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Persecuted Pastors Pray

Asia
Pastors meeting

Thirty-five persecuted pastors in Asia gathered to pray recently. In their country, pastors have been beaten up and arrested, and their families threatened.

What do you suppose the pastors prayed for? In an email, the pastors told VOM:

“We focused this month on South Sudan and Senegal. We prayed for [VOM projects]. Every month our prayer meeting number has increased. Next month we are going to have 70 pastors…. Please pray for our team.”

The persecuted pastors prayed for other persecuted Christians in different areas of the world! They are following the Bible’s command to “Remember the prisoners as if chained with them — those who are mistreated — since you yourselves are in the body also” (Hebrews 13:3, NKJV).


Kids of Courage in Russia

KOC in Russia
Дети отваги
(Children of Courage)

The U.S.S.R. (often called “the Soviet Union”) was the largest communist country in the world. In the early 1990s, it broke up into many smaller countries.

People in the smaller countries have their own languages. But many still speak Russian, the language of the Soviet Union.

Russian-speaking Christians have started a children’s website using Kids of Courage stories.

Go to the Map of Visitors page on this site to see if anyone in the former Soviet Union has recently visited Kids of Courage. The countries formed when the U.S.S.R. broke up are: Russia, Ukraine, Belarus, Kazakhstan, Uzbekistan, Turkmenistan, Tajikistan, Kyrgyzstan, Moldova, Azerbaijan, Armenia, Georgia, Latvia, Estonia, and Lithuania.

You can find out what life is like for Christians in some of those countries in the Countries section of this site.


Kids of Courage VBS: “An Amazing Experience”

VBS

The following messages are from teachers who have used VOM’s Kids of Courage VBS curriculum in their churches.

“Our VBS was an amazing experience! Our church had never done a VBS before. We had 54 kids, we had four kids accept Christ, and so many kids who said [afterward] they want to be missionaries when they get older.” — Florida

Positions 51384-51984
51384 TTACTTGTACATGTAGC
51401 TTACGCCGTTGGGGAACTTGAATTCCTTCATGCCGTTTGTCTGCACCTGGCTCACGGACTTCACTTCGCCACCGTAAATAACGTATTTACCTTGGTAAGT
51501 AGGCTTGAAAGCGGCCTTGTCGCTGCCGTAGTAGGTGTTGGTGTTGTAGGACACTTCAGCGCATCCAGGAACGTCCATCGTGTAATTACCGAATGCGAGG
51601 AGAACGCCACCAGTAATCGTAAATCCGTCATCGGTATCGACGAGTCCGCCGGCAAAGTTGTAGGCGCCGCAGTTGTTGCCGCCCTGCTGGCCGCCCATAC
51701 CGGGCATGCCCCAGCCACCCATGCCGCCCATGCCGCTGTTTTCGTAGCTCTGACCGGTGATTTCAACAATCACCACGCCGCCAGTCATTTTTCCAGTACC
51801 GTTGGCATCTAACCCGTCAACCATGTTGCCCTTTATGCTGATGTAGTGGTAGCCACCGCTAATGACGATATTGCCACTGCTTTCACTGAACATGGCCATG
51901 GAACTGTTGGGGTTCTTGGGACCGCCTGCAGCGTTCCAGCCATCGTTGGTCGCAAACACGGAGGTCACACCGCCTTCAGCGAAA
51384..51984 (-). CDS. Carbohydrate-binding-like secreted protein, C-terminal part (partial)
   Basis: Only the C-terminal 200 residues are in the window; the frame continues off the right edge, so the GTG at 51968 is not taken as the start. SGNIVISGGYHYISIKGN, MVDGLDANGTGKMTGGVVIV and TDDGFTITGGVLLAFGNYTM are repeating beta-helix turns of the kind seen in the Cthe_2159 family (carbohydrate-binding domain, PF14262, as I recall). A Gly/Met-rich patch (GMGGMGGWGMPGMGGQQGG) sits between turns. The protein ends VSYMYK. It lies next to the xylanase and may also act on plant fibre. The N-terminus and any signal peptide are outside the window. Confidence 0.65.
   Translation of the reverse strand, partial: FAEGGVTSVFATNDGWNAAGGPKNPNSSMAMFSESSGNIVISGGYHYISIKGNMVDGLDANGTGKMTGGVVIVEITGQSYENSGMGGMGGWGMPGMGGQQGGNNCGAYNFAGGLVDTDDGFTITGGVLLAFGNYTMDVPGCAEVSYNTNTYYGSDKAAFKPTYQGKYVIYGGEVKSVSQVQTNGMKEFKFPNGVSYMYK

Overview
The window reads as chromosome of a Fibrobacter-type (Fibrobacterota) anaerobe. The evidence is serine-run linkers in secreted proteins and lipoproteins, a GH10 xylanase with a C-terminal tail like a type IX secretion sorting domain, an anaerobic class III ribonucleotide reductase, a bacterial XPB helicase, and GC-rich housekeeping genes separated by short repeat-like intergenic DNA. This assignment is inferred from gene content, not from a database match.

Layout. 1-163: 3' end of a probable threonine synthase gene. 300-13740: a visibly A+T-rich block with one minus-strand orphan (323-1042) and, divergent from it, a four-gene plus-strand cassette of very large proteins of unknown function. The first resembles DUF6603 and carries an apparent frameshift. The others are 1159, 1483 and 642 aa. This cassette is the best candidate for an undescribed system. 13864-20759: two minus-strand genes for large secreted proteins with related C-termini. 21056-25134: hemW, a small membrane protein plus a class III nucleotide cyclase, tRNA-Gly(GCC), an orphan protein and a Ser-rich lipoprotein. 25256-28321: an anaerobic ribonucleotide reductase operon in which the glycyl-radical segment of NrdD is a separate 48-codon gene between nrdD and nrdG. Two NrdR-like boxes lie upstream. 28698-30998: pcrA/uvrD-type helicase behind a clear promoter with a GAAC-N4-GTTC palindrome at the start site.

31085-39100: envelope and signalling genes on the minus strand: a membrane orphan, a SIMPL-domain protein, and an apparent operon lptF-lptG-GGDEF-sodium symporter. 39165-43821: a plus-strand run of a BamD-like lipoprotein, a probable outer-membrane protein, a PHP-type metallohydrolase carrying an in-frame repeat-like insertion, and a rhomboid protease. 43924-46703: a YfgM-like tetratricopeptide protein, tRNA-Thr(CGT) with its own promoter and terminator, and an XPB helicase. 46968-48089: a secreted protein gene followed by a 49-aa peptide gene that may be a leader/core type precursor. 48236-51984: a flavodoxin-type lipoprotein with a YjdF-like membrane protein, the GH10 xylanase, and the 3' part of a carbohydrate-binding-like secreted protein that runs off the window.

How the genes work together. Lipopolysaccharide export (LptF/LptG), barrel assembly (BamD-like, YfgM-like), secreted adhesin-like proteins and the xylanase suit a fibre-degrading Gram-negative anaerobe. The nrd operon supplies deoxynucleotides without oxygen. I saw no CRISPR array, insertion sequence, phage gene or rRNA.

“I absolutely loved the curriculum. I have directed VBS before, and this was by far the most meaningful.” — Georgia

“I sent home a newsletter every night with information about the countries and questions about the lesson. Parents said it was totally different than anything they’d done before, and they liked it.” — Georgia

“We all loved the program. It was easy to teach, and it was very moving and educational for the children.” — Idaho

“This [curriculum] caught my attention, but I was worried about the heavy content. It turned out to be an excellent VBS! What I loved about it was its real life applications and the fact that kids could learn, not just Bible truths, but learn about other countries and cultures.” — Pennsylvania

Can you share information about the curriculum with churches in your community? Go to www.kidsofcouragevbs.com for more information and samples from the curriculum.


Susan

Susan
Susan

Susan (learn more about her in a previous post) is a Christian in Uganda. Susan’s father kept her locked in a room in their house with very little food for several months. He was upset because Susan had become a Christian.

After her harsh treatment, Susan was sick and weak, and she needed two operations on her legs.

She is with other Christians now, and she is safe.


More About Pastor Shestakov

The Shestakov family

A previous post told about Pastor Dmitri Shestakov’s time in prison for his Christian activities.

Pastor Shestakov recently told a VOM worker about letters he received in prison from Christians around the world.

“The letters that you wrote…that was fantastic, because the prison was getting sacks full of letters. And when another sack was carried in, everybody knew that the letters were for [me]….

“I remember very well what happened when the first sack of letters came. The head of the security department called me in. He was in shock. I saw the letters scattered around the entire office. I myself was shocked. He was looking at the addresses of the senders: America, Australia…. He yelled at me, ‘Who are these people?’

“I said, ‘These are my brothers and sisters.’

“’Why are they writing to you?’

“I said, ‘I don’t know. They are praying for me.’

“’Tell them to stop writing.’

“I said, ‘How can I stop them?’

“They did not give me any letters to read…. When another sack of letters would come, they would call me in and yell at me. But after that, they did not beat me as much as they used to before the letters began arriving. They began speaking with me more politely.”

(Source: The February 2014 The Voice of the Martyrs newsletter)

Through VOM’s Prisoner Alert website, readers sent Pastor Shestakov 6,274 letters.

To Discuss and Do

  • Go to www.PrisonerAlert.com, Remember the name of one prisoner who is still in prison for his faith, and pray for him or her today. Ask someone to help you use the information on the site to write to a prisoner.